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Counterterrorism Chief Sees Gains On The Battlefield, Stubborn Threats At Home

Nicholas Rasmussen, director of the National Counterterrorism Center, says progress against the Islamic State may be slow to affect the terror attacks plaguing the West.
Ariel Zambelich
Nicholas Rasmussen, director of the National Counterterrorism Center, says progress against the Islamic State may be slow to affect the terror attacks plaguing the West.

Success on the battlefield against the Islamic State won't translate into an immediate reduction in the threat from attacks in the West, the top U.S. counterterrorism leader told NPR.

Nicholas Rasmussen, director of the National Counterterrorism Center, said the tactical gains the U.S. military and its partners are making in Iraq and Syria are a "necessary" part of quashing the danger it poses — but not "sufficient."

"We do need that success — but there'll be a lag in the benefits we accrue," he said.

Battles won in Iraq and Syria, fighters killed and territory recaptured don't amount to a "1 for 1" connection in eliminating the threats posed by ISIS-directed or inspired attacks in Europe or the U.S., he acknowledged.

Rasmussen, who spoke to NPR inside the counterterrorism center operations room outside Washington, is the latest top administration official to try managing expectations about how quickly the military defeat of ISIS would lead to the defeat of the ISIS terror threat.

President Obama offered a similar caution last week after a meeting with his top national security team at the Pentagon, telling reporters that even recapturing two key cities in Iraq and Syria from ISIS wouldn't diminish the immediate terror danger.

But there is some good news, officials say: Leaders of the U.S. counterterrorism apparatus are confident they can detect, disrupt or stop big, complicated attacks of the scale of Sept. 11, 2001.

And they say the government's internal process for working together — in which agencies from the Department of Agriculture to the CIA to local police and fire departments use NCTC to share information — is working as well as it ever has.

"I think we've got the mix about right. ... What we've done is create for ourselves an apparatus and an architecture that can respond to terrorism for decades, if not hundreds of years to come," Rasmussen said.

The danger from smaller-scale attacks directed or inspired by ISIS, however, may linger for a long time.

The Islamic State can be defeated both as a self-styled "caliphate" and as a terror network, Rasmussen said — but he stressed that the West can't declare victory whenever allied forces recapture Mosul, in northern Iraq, and the ISIS "capital" of Raqqa, in Syria.

Even the death or capture of ISIS leader Abu Bakr al Baghdadi, while it would be "significant," might not create a dramatic difference, Rasmussen said. "The payoff from that ... does not come quickly."

One reason is that ISIS' ability to plan and make decisions is diffuse, and doesn't necessarily depend on any one key leader.

Another reason, Rasmussen said, is that the dangers of ISIS-era terrorism are different from the threats posed after 2001 by al-Qaida. Where al-Qaida tended to be closed, insular and cagey with outsiders, ISIS is much more willing to "reach out and grab" any fellow traveler, he said — including "lost souls" who may have no connection other than those made on social networks.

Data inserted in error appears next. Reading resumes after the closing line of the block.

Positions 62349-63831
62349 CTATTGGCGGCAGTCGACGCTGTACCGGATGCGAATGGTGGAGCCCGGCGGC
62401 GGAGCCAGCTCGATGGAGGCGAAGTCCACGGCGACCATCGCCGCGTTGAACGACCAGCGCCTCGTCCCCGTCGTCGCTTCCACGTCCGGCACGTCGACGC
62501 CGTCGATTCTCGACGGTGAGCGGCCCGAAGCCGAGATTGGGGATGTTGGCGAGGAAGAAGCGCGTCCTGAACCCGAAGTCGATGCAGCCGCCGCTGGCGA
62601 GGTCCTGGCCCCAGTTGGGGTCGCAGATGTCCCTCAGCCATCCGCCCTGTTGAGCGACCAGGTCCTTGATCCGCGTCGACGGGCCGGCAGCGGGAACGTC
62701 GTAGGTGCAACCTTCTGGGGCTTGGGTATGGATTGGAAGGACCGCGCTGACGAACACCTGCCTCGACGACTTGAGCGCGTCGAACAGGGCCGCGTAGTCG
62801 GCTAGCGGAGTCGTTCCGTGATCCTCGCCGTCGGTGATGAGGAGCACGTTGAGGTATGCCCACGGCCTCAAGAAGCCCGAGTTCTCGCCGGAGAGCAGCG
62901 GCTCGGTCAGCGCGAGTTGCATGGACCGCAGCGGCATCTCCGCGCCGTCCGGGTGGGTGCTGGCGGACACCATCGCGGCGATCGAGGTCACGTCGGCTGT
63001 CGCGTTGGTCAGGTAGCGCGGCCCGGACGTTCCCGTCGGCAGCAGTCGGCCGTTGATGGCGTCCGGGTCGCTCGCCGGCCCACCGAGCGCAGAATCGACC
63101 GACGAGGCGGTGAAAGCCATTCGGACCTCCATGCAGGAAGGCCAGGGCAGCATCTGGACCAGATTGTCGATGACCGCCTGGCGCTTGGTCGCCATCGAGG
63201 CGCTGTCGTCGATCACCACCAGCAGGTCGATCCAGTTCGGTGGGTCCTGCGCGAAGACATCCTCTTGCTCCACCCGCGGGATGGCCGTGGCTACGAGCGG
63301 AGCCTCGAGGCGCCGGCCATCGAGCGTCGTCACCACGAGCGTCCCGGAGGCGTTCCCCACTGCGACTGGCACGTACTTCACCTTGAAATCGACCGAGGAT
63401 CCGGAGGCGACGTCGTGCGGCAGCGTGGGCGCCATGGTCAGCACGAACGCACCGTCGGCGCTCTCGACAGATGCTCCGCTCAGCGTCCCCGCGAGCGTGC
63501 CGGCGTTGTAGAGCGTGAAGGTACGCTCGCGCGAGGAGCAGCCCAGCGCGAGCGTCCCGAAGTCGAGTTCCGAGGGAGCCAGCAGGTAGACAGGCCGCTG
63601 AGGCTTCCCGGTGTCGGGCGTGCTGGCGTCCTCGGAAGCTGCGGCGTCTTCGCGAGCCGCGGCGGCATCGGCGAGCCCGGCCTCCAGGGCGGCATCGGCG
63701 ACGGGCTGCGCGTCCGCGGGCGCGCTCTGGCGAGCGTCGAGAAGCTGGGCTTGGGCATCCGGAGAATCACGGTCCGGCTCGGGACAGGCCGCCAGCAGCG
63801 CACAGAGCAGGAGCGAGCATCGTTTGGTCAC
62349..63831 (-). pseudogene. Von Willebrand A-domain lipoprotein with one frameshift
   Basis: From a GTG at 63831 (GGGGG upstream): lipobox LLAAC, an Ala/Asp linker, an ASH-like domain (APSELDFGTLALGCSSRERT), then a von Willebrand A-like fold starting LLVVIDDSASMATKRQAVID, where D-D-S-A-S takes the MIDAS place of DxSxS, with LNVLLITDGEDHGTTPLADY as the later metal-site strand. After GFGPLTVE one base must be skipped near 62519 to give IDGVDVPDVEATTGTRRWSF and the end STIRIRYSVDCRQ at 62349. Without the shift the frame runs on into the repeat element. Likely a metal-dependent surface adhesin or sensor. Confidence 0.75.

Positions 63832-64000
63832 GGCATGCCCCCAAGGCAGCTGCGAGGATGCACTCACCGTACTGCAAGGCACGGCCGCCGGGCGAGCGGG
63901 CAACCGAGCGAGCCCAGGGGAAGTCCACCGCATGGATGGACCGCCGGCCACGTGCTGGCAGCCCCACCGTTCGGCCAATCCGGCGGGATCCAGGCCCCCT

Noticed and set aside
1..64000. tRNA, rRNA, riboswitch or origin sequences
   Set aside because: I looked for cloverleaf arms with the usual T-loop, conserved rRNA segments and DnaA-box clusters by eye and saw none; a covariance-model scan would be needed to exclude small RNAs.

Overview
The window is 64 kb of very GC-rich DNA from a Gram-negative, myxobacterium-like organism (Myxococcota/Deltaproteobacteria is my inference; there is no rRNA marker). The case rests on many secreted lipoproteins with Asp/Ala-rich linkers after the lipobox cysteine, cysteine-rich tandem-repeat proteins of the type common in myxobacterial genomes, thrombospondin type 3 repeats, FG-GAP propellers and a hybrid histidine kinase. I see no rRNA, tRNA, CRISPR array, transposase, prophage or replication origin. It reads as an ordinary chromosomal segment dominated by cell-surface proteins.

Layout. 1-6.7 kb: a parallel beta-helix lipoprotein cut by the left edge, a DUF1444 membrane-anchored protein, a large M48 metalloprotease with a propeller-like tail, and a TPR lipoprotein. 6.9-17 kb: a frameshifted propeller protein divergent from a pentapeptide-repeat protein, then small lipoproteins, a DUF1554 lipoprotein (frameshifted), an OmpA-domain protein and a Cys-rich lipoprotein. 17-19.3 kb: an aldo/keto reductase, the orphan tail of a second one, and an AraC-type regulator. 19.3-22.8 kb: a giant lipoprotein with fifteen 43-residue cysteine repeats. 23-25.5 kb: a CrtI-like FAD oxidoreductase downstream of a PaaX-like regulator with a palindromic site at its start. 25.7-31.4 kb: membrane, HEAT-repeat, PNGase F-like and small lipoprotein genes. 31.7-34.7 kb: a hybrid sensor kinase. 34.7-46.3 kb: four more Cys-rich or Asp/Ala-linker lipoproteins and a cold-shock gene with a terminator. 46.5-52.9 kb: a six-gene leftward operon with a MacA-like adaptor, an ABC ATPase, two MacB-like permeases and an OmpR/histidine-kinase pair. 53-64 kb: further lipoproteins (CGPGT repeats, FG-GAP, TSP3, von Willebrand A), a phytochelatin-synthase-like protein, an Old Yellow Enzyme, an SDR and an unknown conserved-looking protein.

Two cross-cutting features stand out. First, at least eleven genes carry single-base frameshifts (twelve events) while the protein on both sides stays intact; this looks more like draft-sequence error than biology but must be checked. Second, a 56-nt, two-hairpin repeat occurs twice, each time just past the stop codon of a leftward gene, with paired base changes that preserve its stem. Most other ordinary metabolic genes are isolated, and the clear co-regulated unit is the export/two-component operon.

That was the case in San Bernardino, Calif., Orlando, Fla., and Nice, France. In the past, would-be terrorists might travel to Afghanistan or Syria for training and indoctrination. Their goals might include hijacking or destroying several airliners at a time.

Inside the National Counterterrorism Center operations room.
Ariel Zambelich / NPR
Inside the National Counterterrorism Center operations room.

Today, potential attackers need only watch videos online or read extremist material to form a connection with ISIS — even if it has no connection with them.

That can happen very quickly, Rasmussen said — the time from "flash" to "bang" is now "compressed" — and it requires no special equipment. Anyone with a rifle or a truck or a machete has access to a potential terror weapon, and there may be no wiretaps, surveillance or other intelligence to help warn that an attack is coming.

Even when there are, as in the case of Orlando shooter Omar Mateen — who came to the attention of FBI investigators well before he attacked the Pulse nightclub in June — Rasmussen said he didn't believe anything could have been done differently.

There's only so much counterterrorism officials can do, he acknowledged.

"What you can't account for is what's taking place inside an individual's head," Rasmussen said.

Copyright 2021 NPR. To see more, visit https://www.npr.org.

Mary Louise Kelly is a co-host of All Things Considered, NPR's award-winning afternoon newsmagazine.
Philip Ewing is an election security editor with NPR's Washington Desk. He helps oversee coverage of election security, voting, disinformation, active measures and other issues. Ewing joined the Washington Desk from his previous role as NPR's national security editor, in which he helped direct coverage of the military, intelligence community, counterterrorism, veterans and more. He came to NPR in 2015 from Politico, where he was a Pentagon correspondent and defense editor. Previously, he served as managing editor of Military.com, and before that he covered the U.S. Navy for the Military Times newspapers.